On his early travels across the world it was geology that struck Charles Darwin’s interest.
The coelacanth, believed to have been extinct for 70 million years, was rediscovered by Marjorie Courtenay-Latimer on 22 December 1938.
A Victorian wool merchant set out on an audacious, decade-long quest to smuggle alpacas out of Peru. But transporting his flock to Australia was only half the struggle.
Discovering the deep roots of the cheese plant.
A speculative novel about an amphibious threat held dire warnings for interwar Europe.
Cloves, grown in Indonesia, crossed the globe in the Middle Ages, showing how interconnected the medieval world was.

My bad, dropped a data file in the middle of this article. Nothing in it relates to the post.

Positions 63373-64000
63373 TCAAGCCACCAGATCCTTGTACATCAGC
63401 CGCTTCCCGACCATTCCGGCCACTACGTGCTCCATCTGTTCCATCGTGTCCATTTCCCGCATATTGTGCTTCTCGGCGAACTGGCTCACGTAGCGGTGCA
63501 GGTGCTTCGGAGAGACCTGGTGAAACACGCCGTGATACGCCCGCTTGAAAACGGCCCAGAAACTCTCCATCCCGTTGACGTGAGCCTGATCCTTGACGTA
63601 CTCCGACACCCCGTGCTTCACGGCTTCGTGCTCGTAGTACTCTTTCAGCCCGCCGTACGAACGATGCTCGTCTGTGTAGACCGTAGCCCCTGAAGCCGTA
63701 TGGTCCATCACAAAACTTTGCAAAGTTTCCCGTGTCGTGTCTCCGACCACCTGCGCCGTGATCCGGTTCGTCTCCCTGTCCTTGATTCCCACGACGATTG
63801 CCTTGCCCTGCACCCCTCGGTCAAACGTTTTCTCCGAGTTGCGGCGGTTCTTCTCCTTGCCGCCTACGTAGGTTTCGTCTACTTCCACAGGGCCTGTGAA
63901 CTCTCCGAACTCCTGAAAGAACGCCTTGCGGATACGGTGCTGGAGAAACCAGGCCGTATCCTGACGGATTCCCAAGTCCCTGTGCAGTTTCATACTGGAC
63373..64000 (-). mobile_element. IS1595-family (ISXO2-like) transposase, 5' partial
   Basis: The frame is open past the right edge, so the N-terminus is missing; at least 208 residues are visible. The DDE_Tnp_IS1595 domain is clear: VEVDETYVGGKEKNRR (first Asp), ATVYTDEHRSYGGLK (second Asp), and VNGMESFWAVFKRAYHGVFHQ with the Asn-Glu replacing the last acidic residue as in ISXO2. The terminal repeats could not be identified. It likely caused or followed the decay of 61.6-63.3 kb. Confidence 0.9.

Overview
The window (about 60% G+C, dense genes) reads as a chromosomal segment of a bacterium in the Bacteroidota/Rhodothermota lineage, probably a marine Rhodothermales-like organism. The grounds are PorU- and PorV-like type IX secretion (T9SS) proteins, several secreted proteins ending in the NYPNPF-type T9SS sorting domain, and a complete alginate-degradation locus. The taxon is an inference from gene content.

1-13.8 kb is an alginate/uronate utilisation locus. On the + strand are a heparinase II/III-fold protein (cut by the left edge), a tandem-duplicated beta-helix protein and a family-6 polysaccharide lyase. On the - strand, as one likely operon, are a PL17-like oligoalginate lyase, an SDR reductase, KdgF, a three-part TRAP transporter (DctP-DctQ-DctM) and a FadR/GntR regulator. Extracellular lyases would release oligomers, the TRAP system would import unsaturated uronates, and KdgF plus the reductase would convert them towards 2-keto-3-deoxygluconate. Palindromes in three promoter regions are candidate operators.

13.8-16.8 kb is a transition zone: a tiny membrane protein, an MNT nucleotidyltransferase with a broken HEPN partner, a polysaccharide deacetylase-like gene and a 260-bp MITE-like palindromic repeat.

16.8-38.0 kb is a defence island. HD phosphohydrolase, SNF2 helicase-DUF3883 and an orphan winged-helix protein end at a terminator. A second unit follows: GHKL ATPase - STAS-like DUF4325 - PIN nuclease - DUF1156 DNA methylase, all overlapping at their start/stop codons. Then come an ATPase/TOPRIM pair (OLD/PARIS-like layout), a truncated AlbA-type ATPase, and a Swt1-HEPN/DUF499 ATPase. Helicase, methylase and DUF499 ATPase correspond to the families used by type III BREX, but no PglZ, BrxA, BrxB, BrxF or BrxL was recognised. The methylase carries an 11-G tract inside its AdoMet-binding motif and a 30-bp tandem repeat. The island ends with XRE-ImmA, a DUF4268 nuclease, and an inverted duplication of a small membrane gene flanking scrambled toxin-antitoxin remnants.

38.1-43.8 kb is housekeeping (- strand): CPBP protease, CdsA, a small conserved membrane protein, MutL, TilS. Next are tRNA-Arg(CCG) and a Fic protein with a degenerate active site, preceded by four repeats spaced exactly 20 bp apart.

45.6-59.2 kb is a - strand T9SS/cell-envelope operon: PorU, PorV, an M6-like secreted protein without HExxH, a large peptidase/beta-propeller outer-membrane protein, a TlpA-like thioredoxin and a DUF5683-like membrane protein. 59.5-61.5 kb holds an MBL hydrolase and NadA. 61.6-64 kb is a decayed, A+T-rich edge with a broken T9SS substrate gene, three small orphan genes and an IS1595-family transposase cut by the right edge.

Flowers formed from pith paper captured the imagination of British society in the 19th century, sparking a search for the elusive ‘rice paper’ plant.
The fact that lobsters ‘walked’ on their claws puzzled even Aristotle. He had to employ all his deductive genius to explain why.
In 1822 a badly abused donkey became the first animal to receive justice in a British court.
Frederick II, Holy Roman Emperor, was obsessed with falconry. This led him to write a truly revolutionary book on the subject.